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What is Your Mindset?

By Jude LaClaire, Ph.D


The seasons change, holidays come around once more, and we are still in the grips of COVID-19! This challenge is pushing us to learn more, confront change, and become better versions of ourselves. I look to others for help in this. In the New York Times article “Feel Like You’re Going Out of Your Mind? Consider your Mind-Set,” Alina Tugend introduces us to Dr. Carol Dweck, a professor of psychology at Stanford University, and one of the foremost researchers on how we think about mistakes and failures.

In this article she tells us, “…if we’re resilient enough to understand that mistakes are inevitable, that we often make them when we’re trying something that challenges us and that the learning process is as important as the final achievement, then we’re are far more open and able to accept them.” She learned more about this from Carol Dweck’s book, Mindset: The New Psychology of Success.

Dr Dweck focuses on mindsets, which is how we view our own abilities. She posits that we all have the possibility of a fixed mindset or a growth mindset. In the fixed mindset we don’t believe that our abilities, intelligence, or personalities can really change or evolve. We see mistakes, challenges, or setbacks as signs of stupidity or incompetence and may give up.

In the growth mindset, we understand intelligence and capabilities are malleable. We know we can be good at something, even though we may not be the best. We are more likely to be resilient in the face of obstacles and failure, seeing them as necessary to become better at just about anything. In one study, including a nationwide sample of high school students in Chile, the researchers found that students with a growth mindset were “appreciably buffered against the deleterious effects of poverty on achievement.”

Here are some things to consider as you think about your mindset:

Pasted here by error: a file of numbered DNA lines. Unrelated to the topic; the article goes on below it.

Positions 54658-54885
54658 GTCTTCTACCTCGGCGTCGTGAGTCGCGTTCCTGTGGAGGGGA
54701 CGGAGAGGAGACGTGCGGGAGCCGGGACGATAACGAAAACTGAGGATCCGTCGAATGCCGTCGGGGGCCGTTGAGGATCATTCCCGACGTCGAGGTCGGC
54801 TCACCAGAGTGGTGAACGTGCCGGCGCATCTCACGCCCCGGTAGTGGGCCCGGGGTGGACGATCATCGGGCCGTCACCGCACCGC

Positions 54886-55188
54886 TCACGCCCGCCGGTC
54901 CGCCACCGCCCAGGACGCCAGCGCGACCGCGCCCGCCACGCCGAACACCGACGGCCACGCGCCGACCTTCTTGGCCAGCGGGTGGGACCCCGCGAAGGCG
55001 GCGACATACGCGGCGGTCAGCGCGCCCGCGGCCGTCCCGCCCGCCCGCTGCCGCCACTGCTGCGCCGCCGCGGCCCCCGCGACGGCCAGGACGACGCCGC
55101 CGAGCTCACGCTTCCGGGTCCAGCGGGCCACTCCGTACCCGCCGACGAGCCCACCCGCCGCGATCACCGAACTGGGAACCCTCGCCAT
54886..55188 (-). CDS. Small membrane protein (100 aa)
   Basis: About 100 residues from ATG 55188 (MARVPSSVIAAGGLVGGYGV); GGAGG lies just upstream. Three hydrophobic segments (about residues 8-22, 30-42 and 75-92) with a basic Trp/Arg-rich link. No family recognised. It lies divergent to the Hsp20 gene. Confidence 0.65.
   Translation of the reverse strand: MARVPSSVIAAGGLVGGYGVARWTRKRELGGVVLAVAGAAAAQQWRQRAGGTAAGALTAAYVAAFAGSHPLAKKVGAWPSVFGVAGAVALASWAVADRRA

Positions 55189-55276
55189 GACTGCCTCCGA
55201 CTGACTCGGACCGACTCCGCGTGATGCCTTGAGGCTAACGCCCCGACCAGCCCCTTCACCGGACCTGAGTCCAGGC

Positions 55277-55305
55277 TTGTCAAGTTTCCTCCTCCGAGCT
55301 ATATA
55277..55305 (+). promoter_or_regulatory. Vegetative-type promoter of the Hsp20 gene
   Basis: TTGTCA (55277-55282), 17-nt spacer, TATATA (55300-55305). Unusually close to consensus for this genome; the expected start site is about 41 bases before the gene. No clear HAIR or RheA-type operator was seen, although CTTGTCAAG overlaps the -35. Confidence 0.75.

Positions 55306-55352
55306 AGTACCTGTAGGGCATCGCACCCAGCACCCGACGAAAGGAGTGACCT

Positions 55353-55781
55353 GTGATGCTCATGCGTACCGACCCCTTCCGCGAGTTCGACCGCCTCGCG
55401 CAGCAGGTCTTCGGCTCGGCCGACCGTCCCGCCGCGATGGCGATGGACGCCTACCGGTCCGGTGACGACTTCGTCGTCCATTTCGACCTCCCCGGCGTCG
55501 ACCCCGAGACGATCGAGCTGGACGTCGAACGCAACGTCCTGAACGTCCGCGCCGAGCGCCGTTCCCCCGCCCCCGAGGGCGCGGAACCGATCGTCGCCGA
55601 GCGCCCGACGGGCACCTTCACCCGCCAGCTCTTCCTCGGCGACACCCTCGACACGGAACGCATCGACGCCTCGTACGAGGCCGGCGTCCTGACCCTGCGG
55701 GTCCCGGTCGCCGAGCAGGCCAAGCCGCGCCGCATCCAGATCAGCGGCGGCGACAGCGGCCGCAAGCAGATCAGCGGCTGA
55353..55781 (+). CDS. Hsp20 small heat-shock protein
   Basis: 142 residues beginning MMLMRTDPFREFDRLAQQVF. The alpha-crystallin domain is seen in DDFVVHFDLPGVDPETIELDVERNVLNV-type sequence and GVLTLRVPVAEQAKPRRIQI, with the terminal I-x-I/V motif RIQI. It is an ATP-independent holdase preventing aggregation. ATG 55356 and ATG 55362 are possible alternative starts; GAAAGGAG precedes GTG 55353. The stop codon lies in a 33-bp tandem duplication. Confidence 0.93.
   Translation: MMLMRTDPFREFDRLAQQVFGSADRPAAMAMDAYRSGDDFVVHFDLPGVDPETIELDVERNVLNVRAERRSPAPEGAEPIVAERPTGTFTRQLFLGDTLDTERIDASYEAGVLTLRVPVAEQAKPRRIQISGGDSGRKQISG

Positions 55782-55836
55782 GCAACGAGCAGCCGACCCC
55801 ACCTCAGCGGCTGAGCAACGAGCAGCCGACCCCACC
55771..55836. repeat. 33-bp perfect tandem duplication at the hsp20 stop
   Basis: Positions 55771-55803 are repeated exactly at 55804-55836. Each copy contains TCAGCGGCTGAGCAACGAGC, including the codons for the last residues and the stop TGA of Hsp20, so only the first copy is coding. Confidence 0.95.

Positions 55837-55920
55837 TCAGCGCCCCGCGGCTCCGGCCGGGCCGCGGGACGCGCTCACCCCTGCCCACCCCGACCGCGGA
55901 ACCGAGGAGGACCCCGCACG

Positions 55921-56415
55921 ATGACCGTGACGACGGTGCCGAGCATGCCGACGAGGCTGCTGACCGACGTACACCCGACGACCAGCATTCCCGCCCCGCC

• Everyone has a fixed mindset sometimes

  • Name your fixed mindset: use humor, claim it and recruit it to work for you

  • Move beyond effort to learning: identify new strategies and approaches that can make our effort more productive

  • Your environment can help or deter your mindset. Find people or groups who encourage a growth mindset; encourage that in yourself and others

  • Avoid labeling yourself or others. We are all learning and growing


If you want to learn more about Growth Mindset Printables for kids four and older, go to Big Life Journal. Visit Empowering Education for free activities & lesson plans. You can also do an assessment at Mindset Works.


Let’s look at some of the skills, strategies or approaches that could assist you in this process.  One strategy would be to reconsider when you feel like quitting. Take that breath and say to yourself, “If I could imagine myself able to do this, I wonder what it would feel like, be like, or look like?” Sometimes when we feel overwhelmed, exhausted, or helpless, it is helpful to re-engage in the process of learning, one step at a time. As we become engaged, we may become more energized.


Identifying our strengths and weaknesses can help. For example, I know that when I am stressed, I lose details. I may get dates and times confused. I work at slowing down, following the rule of putting something into my schedule immediately as I make it. I then try to double-check myself. I do make mistakes and am trying to be less critical when I don’t do so well. As you look at what you’re good at and what challenges you, try to be more positive and less critical towards yourself or others.


Working on lowering stress and negativity can always help. Go back to the basics. Make sure you are getting good sleep, eating nutritiously, exercising, and doing the things that make you feel more energized. Good self-care always gives us an advantage.


Try thinking about your mindset and how it encourages or inhibits you. Have fun with it. Enjoy your mistakes, smile at your challenges, ask for help, and trust yourself.


Happy Holidays!



Jude LaClaire, Ph.D., LCPC is a counselor and educator at the Heartland Holistic Health Center. She is the author of the “Life Weaving Education Curriculum” that teaches creative, effective, holistic problem-solving. For counseling appointments (confidential video sessions), seminars, in-service training, or speaker’s bureau, call 816-509-9277 or; Some pro bono and lower fee sessions available at this time.


Evolving Magazine

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